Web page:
English
Publication Type
Article
Keywords
Air Movements
Air Pollutants - analysis
Bryopsida - chemistry
Environmental monitoring
Geologic Sediments - analysis
Mercury - analysis
Norway
Rain - chemistry
Soil - analysis
Soil Pollutants - analysis
Abstract
The environmental loadings of national Norwegian mercury emissions compared to the loadings of atmospheric long range transported mercury have been estimated using national emission data and EMEP model data. The results indicate that atmospheric long-range transport to Norway is somewhat larger than the national Norwegian emissions of mercury. Atmospheric deposition of mercury has been studied using data from Norwegian monitoring programs on mercury in precipitation, mosses, natural surface soils, and lake sediments. Precipitation data show no significant time trend during 1990-2002, whereas moss samples show similar concentrations from 1985 to 1995, but a 30% decrease from 1995 to 2000. Concentrations of mercury in peat cores and reference sediments indicate that the current mercury levels measured in surface sediments, surface soils and mosses at background sites in Norway are substantially affected by long-range atmospheric transport.
PubMed ID
16310836 View in PubMed
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Bacterial and fungal community structure in Arctic tundra tussock and shrub soils.

https://arctichealth.org/en/permalink/ahliterature95659
Source
FEMS Microbiol Ecol. 2007 Feb;59(2):428-35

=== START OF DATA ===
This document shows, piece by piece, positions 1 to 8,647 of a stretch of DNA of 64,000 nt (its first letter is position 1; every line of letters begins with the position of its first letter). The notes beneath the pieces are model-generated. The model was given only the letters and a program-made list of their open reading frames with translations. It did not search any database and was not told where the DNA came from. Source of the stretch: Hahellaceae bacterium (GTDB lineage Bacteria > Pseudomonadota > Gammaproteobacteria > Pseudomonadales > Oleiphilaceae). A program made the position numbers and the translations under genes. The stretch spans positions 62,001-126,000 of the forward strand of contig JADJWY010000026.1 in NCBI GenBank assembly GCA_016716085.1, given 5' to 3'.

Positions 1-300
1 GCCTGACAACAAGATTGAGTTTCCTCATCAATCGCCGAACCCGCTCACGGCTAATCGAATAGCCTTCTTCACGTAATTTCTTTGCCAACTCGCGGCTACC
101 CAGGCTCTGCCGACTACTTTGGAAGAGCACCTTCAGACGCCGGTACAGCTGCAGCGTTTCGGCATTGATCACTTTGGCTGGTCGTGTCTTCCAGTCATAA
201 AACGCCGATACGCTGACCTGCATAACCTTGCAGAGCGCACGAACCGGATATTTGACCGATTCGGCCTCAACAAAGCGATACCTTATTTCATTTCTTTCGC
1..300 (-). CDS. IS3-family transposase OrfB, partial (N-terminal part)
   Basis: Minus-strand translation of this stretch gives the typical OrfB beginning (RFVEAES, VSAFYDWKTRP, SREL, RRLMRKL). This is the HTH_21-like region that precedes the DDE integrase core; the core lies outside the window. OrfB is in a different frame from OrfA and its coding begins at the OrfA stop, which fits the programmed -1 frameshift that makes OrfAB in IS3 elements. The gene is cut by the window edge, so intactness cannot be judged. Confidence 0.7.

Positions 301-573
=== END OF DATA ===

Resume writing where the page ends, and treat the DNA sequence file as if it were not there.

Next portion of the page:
Publication Type
Article
Date
Feb-2007
Author
Wallenstein Matthew David
McMahon Shawna
Schimel Joshua
Author Affiliation
Department of Ecology, Evolution, and Marine Biology, University of California, Santa Barbara, California 93106, USA. wallenstein@lifesci.ucsb.edu
Source
FEMS Microbiol Ecol. 2007 Feb;59(2):428-35
Date
Feb-2007
Language
English
Publication Type
Article
Keywords
Arctic Regions
Bacteria - classification - growth & development
Cyperaceae - growth & development
DNA, Bacterial - analysis
DNA, Fungal - analysis
Ecosystem
Freezing
Fungi - classification - growth & development
Molecular Sequence Data
Proteobacteria - classification - growth & development
RNA, Ribosomal, 18S - genetics
Seasons
Sequence Analysis, DNA
Soil - analysis
Soil Microbiology
Trees - growth & development
Abstract
Fungal and bacterial community structure in tussock, intertussock and shrub organic and mineral soils at Toolik Lake, Alaska were evaluated. Community structure was examined by constructing clone libraries of partial 16S and 18S rRNA genes. The soil communities were sampled at the end of the growing season in August 2004 and just after the soils thawed in June 2005. The communities differed greatly between vegetation types, although tussock and intertussock soil communities were very similar at the phyla level. The communities were relatively stable between sample dates at the phyla and subphyla levels, but differed significantly at finer phylogenetic scales. Tussock and intertussock bacterial communities were dominated by Acidobacteria, while shrub soils were dominated by Proteobacteria. These results appear consistent with previous work demonstrating that shrub soils contain an active, bioavailable C fraction, while tussock soils are dominated by more recalcitrant substrates. Tussock fungi communities had higher proportions of Ascomycota than shrub soils, while Zygomycota were more abundant in shrub soils. Recent documentation of increasing shrub abundance in the Arctic suggests that soil microbial communities and their functioning are likely to be altered by climate change.